In Washington, this afternoon, on day nine of the partial government shutdown, congress is voting to fix unintended collateral damage from the dispute that's embarrassed both parties: Death benefits not being paid to the families of fallen American soldiers.
Steve Handelsman reports.
It's an oversight symbolic of the disfunction in Washington that both sides are rushing to fix it.
Defense Secretary Chuck Hagel went to Dover Air Force Base amid outrage that the shutdown standoff went too far.
The remains of four u-s troops killed in Afghanistan were returned, but the usual $100,000 death benefits to help families with expenses were not paid.
26 families affected.
Hagel and President Obama are said to be very disturbed.
And veterans won't get benefit checks next month. Some could become homeless.
Secretary for Veterans Affairs Eric Shinseki says, "I just didn't think the August members of this committee or the congress would allow this to happen."
Republicans blamed democrats.
"The administration is playing politics on the backs of the fallen. This is unconscionable," says republican Rep. Joe Wilson of South Carolina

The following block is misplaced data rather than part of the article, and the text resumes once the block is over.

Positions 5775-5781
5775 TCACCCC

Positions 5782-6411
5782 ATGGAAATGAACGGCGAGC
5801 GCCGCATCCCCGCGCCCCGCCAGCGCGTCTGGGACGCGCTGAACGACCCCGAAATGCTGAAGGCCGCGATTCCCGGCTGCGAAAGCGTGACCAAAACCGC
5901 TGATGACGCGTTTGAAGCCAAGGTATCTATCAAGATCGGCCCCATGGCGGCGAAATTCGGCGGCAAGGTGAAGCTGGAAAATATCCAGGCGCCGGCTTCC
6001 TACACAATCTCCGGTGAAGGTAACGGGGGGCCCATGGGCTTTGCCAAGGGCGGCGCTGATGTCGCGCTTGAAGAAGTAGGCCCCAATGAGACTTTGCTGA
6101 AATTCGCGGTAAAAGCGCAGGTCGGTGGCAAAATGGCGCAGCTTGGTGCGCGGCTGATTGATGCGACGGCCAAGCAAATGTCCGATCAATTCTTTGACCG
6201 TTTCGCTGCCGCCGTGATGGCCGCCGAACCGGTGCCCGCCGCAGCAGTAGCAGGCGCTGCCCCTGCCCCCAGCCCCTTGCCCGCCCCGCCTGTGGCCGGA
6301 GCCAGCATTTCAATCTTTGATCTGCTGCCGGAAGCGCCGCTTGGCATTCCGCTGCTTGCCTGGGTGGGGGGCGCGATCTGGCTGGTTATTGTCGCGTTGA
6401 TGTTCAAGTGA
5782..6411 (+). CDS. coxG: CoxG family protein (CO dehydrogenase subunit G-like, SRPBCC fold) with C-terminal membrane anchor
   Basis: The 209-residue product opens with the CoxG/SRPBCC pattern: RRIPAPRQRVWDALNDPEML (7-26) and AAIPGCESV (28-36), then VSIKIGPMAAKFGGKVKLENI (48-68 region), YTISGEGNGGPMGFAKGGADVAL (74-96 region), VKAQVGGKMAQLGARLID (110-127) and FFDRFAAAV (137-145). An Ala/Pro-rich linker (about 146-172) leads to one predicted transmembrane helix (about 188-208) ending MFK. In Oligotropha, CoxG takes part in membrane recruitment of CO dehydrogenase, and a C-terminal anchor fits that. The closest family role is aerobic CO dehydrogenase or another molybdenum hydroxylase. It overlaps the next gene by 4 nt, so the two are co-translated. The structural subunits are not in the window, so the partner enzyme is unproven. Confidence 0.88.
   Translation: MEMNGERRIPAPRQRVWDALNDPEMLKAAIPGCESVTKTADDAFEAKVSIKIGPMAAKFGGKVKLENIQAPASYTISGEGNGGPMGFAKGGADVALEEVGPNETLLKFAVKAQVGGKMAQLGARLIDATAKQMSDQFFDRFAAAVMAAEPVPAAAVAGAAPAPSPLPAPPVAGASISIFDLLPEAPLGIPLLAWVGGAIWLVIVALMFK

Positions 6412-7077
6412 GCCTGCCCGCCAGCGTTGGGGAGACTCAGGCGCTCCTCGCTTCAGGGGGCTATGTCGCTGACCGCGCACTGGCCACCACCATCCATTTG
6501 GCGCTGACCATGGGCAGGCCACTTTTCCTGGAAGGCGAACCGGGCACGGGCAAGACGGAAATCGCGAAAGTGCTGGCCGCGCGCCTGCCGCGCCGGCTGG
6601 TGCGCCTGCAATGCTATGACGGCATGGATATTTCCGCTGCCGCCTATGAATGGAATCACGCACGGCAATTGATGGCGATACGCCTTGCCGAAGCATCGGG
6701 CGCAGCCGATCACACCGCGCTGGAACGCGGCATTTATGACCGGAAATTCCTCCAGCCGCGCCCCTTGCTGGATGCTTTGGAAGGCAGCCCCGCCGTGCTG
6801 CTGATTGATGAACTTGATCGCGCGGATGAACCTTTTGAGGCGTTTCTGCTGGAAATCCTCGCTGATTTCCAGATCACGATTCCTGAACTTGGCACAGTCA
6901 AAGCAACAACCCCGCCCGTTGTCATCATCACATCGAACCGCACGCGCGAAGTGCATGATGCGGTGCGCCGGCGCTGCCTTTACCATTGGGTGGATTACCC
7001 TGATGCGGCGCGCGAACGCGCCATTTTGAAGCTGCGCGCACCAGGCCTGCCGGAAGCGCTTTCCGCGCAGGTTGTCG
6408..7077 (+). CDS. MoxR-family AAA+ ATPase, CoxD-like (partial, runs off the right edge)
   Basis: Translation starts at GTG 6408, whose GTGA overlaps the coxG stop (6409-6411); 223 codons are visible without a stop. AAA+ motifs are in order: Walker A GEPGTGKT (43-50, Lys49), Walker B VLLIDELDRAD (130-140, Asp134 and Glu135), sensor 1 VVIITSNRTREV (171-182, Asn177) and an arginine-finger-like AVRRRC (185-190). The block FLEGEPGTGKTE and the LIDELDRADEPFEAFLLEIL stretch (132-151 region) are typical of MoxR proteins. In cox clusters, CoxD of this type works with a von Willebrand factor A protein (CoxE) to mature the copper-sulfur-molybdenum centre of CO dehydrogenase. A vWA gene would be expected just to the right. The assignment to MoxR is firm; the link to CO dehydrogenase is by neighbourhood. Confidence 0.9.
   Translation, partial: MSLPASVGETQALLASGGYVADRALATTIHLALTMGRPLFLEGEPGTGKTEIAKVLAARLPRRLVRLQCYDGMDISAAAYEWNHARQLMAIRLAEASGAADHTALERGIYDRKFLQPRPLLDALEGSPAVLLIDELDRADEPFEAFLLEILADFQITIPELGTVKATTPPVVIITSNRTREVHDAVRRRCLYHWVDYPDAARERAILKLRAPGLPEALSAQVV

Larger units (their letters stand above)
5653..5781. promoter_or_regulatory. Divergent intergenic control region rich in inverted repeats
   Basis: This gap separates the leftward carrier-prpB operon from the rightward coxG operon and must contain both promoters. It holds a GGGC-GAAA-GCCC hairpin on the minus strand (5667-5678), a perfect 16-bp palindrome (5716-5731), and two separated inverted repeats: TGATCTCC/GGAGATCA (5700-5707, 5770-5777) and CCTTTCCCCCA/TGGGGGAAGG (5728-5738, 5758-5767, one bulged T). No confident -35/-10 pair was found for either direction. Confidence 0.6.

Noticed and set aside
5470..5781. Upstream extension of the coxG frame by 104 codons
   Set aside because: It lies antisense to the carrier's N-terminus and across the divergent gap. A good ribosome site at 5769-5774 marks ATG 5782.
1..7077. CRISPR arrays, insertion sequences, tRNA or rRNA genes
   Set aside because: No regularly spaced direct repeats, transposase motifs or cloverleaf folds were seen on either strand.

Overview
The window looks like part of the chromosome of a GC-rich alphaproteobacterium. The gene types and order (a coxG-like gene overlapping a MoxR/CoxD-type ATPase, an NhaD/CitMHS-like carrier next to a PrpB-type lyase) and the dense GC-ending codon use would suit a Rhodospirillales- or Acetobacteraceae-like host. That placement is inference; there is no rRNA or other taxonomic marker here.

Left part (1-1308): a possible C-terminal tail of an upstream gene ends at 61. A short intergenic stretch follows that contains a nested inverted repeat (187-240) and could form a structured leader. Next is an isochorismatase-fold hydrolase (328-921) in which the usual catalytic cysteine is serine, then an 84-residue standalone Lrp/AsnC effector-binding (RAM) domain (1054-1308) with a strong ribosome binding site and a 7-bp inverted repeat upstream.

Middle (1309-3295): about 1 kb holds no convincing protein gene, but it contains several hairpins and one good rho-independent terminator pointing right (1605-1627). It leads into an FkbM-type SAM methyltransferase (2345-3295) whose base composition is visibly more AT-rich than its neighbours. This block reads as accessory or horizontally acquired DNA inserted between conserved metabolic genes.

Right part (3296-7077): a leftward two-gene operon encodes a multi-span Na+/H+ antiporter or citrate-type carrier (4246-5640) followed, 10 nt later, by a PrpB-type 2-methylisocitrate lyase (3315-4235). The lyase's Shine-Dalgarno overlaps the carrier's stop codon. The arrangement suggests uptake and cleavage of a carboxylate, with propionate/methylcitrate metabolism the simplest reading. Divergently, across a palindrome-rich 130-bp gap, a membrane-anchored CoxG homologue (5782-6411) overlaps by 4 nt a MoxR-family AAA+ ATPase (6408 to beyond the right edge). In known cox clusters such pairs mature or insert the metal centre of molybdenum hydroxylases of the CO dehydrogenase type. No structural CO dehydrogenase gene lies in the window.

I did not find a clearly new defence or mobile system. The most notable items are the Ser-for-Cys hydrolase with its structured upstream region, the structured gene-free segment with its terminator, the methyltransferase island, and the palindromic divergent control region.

The white house admitted death benefits should have been restored when troops were guaranteed pay.
The house voted a remedy unanimously, and some saw signs of more bipartisanship.
From a top house republican, Paul Ryan. He called for both sides to cut spending and reform tax laws but did not mention Obamacare that John Boehner still sees as central.
House Speaker Boehner called the whole situation a 'trainwreck.'
"How can we tax people for not buying a product from a website that doesn't work?"
The scene at Dover a sad reminder that much of government is not working for families as well as it could.
After the house vote, the pentagon announced that the private fisher foundation will pay the full death benefit to military families and later be reimbursed by the government.
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